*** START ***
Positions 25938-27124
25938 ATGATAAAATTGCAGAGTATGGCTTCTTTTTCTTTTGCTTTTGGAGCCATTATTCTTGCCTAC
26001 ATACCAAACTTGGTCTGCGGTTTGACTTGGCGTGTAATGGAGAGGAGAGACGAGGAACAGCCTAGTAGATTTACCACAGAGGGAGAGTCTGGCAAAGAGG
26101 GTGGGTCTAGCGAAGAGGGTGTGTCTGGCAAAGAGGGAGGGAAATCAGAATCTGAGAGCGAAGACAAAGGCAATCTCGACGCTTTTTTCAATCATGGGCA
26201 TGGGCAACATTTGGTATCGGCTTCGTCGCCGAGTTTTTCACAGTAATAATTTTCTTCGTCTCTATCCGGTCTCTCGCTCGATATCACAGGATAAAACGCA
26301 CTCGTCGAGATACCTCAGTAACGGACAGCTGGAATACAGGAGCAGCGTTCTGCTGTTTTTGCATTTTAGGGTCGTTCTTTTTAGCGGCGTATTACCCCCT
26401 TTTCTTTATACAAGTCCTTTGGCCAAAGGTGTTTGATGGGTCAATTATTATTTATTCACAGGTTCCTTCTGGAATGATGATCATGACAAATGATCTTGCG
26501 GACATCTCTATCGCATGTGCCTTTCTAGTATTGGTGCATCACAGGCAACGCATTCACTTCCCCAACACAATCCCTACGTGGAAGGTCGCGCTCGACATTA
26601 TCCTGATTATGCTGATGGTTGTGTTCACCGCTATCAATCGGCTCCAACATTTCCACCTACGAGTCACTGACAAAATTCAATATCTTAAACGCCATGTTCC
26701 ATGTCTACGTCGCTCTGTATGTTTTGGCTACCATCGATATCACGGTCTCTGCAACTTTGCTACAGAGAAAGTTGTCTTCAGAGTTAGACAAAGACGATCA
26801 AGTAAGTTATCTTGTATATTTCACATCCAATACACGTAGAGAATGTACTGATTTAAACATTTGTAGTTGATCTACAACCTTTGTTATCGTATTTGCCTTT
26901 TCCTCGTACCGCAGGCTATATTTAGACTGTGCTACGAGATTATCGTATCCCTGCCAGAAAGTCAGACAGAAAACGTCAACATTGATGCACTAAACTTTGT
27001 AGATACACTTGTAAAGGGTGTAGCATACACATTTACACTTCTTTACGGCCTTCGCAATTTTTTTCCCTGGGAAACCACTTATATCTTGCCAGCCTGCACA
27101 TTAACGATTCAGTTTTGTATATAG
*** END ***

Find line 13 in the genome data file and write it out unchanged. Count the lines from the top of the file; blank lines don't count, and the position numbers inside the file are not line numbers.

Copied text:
27001 AGATACACTTGTAAAGGGTGTAGCATACACATTTACACTTCTTTACGGCCTTCGCAATTTTTTTCCCTGGGAAACCACTTATATCTTGCCAGCCTGCACA